There is no reason for Swift being at a football game, supporting her boyfriend — who pursued her — to bother this many people. At the end of the day, she is a normal person who happens to be amazingly successful and who is supporting her boyfriend, yet she is constantly criticized for screen time that she is not asking for. 

This is not the first time that Swift has received massive amounts of criticism. Since her career took off, she has been asked in interviews more about her dating life than her career moves. In her song “The Man,” she talks about how, as a woman, everything she does is called calculated instead of smart. In a 2019 interview with CBS, Swift gave a powerful message about the differences in language used toward women and men in the industry.


Not only is Swift constantly called annoying, but during her Eras Tour, she was actually accused of witchcraft. The proof of this was simply the choreography that was done during her performance of the song “Willow.” The choreography consisted of Swift and her backup dancers dancing with pumpkins in capes. Somehow, that became witchcraft. Swift posted a video on Nov. 14 of her singing “Labyrinth” with the caption “Never beating the sorcery allegations,” poking fun at the accusations.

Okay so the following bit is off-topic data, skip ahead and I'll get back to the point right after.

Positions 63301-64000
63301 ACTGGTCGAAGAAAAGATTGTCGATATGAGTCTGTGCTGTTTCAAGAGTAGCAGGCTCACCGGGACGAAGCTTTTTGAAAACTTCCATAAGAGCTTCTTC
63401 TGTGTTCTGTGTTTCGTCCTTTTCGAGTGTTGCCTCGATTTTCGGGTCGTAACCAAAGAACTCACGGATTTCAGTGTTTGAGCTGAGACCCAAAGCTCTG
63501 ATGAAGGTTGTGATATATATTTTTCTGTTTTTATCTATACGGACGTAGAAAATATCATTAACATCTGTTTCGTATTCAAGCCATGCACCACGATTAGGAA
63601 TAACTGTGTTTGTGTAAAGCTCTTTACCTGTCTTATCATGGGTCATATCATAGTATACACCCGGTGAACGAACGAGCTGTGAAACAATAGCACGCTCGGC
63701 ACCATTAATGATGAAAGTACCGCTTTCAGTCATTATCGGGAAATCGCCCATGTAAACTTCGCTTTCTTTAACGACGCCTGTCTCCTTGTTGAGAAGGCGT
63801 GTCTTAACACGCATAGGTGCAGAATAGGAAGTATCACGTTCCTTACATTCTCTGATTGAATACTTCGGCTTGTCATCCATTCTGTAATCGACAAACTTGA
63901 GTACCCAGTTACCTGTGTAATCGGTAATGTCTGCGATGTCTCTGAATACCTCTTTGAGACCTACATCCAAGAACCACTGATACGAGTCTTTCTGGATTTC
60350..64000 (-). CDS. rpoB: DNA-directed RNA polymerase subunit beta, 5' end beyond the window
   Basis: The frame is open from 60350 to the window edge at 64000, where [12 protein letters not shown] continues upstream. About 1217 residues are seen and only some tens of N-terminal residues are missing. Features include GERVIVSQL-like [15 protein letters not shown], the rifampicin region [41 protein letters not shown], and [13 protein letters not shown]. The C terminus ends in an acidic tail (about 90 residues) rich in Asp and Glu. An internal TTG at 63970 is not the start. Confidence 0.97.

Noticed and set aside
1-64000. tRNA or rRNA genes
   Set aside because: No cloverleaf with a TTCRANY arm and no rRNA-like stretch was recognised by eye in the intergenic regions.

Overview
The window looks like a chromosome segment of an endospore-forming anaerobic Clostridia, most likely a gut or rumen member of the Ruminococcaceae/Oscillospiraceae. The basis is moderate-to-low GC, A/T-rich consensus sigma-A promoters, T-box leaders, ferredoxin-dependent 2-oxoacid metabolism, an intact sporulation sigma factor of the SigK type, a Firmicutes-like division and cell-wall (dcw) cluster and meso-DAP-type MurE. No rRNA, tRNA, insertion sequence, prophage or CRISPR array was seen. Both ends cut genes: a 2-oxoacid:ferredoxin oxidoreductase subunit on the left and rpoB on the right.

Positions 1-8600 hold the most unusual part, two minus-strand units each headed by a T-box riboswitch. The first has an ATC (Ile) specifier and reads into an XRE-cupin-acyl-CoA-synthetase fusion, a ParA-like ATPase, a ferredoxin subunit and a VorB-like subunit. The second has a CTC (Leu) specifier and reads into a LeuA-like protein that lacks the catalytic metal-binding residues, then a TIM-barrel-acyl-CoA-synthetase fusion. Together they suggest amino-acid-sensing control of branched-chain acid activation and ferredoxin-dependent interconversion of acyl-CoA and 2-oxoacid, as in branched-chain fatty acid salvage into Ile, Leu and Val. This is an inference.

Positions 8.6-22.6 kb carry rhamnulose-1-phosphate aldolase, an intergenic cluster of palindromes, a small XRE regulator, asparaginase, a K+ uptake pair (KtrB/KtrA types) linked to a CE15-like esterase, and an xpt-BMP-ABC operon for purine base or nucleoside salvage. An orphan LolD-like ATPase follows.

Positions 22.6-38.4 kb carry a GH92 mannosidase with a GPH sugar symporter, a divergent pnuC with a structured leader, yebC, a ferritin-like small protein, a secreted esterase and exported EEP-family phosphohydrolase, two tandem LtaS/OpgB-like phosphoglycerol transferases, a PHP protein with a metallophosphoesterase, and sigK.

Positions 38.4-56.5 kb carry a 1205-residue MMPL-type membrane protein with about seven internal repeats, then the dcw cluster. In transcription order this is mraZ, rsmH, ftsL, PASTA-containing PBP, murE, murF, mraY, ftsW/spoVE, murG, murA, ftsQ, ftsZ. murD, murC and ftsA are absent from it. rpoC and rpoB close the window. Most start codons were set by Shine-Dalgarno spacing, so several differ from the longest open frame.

In 2023, witchcraft is still being thrown around as a way to demonize perfectly innocent things, like music or coffee. On TikTok, certain religious groups are accusing Starbucks of witchcraft. While there are other more serious things going on in relation to the company, like the boycotting because of the Palestine-Israel conflict, people are talking about the logo that was established at the company’s founding in 1971. 


These groups are sexualizing and demonizing a drawing of a siren that the owners found in a book about ancient mythology. The reasoning behind the logo that I have found is that the owners wanted the siren in the logo to represent the enticing, irresistible coffee that they are selling. From a strategic communications major and marketing minor, I think that this is solid marketing. It communicates that they want to draw people into their business by referring to an awesome mythical creature.